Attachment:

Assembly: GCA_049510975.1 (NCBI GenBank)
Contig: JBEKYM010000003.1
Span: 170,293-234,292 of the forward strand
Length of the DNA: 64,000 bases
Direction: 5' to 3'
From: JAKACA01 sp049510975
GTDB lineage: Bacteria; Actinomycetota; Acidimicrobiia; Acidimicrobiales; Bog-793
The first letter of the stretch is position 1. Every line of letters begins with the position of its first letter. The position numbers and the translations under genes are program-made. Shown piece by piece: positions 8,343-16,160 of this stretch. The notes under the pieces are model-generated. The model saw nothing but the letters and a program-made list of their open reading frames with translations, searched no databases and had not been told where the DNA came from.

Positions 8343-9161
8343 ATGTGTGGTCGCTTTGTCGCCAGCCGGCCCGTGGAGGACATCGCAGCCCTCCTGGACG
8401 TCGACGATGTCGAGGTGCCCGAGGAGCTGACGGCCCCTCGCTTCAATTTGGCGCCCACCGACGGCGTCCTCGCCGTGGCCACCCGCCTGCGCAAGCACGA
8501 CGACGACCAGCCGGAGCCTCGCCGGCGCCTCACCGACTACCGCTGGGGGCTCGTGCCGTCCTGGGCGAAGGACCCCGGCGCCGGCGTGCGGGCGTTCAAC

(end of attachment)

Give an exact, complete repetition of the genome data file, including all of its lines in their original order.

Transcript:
Assembly: GCA_049510975.1 (NCBI GenBank)
Contig: JBEKYM010000003.1
Span: 170,293-234,292 of the forward strand
Length of the DNA: 64,000 bases
Direction: 5' to 3'
From: JAKACA01 sp049510975
GTDB lineage: Bacteria; Actinomycetota; Acidimicrobiia; Acidimicrobiales; Bog-793
The first letter of the stretch is position 1. Every line of letters begins with the position of its first letter. The position numbers and the translations under genes are program-made. Shown piece by piece: positions 8,343-16,160 of this stretch. The notes under the pieces are model-generated. The model saw nothing but the letters and a program-made list of their open reading frames with translations, searched no databases and had not been told where the DNA came from.

Positions 8343-9161
8343 ATGTGTGGTCGCTTTGTCGCCAGCCGGCCCGTGGAGGACATCGCAGCCCTCCTGGACG
8401 TCGACGATGTCGAGGTGCCCGAGGAGCTGACGGCCCCTCGCTTCAATTTGGCGCCCACCGACGGCGTCCTCGCCGTGGCCACCCGCCTGCGCAAGCACGA
8501 CGACGACCAGCCGGAGCCTCGCCGGCGCCTCACCGACTACCGCTGGGGGCTCGTGCCGTCCTGGGCGAAGGACCCCGGCGCCGGCGTGCGGGCGTTCAAC